I was born in a hospital on the Mississippi River…but I don’t remember that part of my Minnesota story. When I was one year old, we left this state, but it has always been a second home, on account of my Persian family members living here.
There was a thunderstorm one night that shook the walls of my grandparent’s apartment. We all gathered in the hallway, and I remember being scared but strangely exhilarated.
Persian food. Always a table nearly bending under the weight of platters of rice, khoresht (stew), and the dozen or so side items that go along with such a feast. The women of my family really know how to cook. Food is the central activity that makes a family go round. Grandparents, aunts, uncles, and cousins all in a friendly chaotic shuffle around the extended tables, taking turns in different homes.
We are a mixed family…at least 4 different countries are represented in the 24 individuals that comprise this group. I love it. The half-English, half-Persian language that is created in the stories and translations is so normal and comforting. The generations of the Baha’i Faith within our family go back to the mid-1800s, and also began in the present day. The extended family has more than 200 members.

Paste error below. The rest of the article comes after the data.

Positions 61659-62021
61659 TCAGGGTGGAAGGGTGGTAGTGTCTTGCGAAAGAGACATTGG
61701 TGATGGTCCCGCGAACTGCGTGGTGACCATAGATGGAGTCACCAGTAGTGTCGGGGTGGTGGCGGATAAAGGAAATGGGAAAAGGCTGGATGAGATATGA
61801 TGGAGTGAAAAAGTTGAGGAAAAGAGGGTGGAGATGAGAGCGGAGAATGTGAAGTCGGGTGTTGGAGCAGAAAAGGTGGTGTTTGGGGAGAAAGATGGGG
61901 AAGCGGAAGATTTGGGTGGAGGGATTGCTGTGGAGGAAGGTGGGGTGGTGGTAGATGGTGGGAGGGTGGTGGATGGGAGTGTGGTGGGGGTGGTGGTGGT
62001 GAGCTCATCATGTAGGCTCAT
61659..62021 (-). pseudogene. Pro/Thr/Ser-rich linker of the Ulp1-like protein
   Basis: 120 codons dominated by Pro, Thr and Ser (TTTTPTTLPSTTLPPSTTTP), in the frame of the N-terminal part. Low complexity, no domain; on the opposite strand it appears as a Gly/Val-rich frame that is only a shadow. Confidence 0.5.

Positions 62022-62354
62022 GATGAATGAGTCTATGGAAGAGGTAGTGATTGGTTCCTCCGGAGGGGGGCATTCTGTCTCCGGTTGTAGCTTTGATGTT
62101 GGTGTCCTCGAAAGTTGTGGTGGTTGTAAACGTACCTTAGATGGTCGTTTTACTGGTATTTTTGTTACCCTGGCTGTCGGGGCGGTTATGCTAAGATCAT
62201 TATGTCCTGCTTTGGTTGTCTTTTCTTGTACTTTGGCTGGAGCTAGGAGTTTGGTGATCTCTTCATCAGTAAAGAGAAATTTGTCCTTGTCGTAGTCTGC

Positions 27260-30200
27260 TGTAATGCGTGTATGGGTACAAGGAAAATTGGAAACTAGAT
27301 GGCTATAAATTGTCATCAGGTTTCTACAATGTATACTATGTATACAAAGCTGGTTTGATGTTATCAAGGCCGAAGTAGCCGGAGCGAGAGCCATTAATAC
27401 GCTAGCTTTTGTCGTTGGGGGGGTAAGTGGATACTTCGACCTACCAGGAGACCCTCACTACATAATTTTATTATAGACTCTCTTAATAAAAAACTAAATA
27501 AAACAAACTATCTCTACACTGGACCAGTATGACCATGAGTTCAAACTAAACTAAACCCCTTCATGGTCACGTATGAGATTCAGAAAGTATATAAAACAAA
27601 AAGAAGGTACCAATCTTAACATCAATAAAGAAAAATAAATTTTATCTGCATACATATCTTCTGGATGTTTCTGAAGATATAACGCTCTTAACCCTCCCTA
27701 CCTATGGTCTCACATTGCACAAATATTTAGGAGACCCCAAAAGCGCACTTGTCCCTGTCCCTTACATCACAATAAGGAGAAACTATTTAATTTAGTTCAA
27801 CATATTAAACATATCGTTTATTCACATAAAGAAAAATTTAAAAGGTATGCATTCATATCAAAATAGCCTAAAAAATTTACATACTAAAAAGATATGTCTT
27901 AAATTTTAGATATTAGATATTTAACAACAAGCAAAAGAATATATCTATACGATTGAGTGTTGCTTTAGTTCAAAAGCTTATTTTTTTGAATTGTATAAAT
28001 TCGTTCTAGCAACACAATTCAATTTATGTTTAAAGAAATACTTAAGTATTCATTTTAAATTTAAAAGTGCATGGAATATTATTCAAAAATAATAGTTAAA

Babajoon has a lot of random sayings and advice, and most of my enduring memories of him are of him sitting in a corner with a thick book and his glasses low on his nose. He would make up songs about putting our seatbelts on in the car, and he is the person from whom I have inherited my social personality. He knows everyone.
We picked fresh grape leaves in the park, and Mamanjoon taught us to make dolmeh (stuffed grape leaves), her hands deftly wrapping the edges around and neatly placing them in the pot. Mine still don’t look like hers. Maybe I will be able to do it in 50 years…I just need practice. She taught us how to sew, starting with sewing buttons on pieces of scrap cloth.
I learned how to dance (Persian style) in the living rooms of my aunts’ homes. I learned how to cook in my mother’s kitchen, and how to make kabob koobideh (ground meat on a skewer) from a few different relatives over the years.
My cousins and I were bundled into coats so thick that we could barely move, and told to play in the snow by the swing set. The swing set is gone now…it was a hazard even when I was young. In the summers we would be pushed around in the go-cart my cousins built, or take walks around the neighborhood.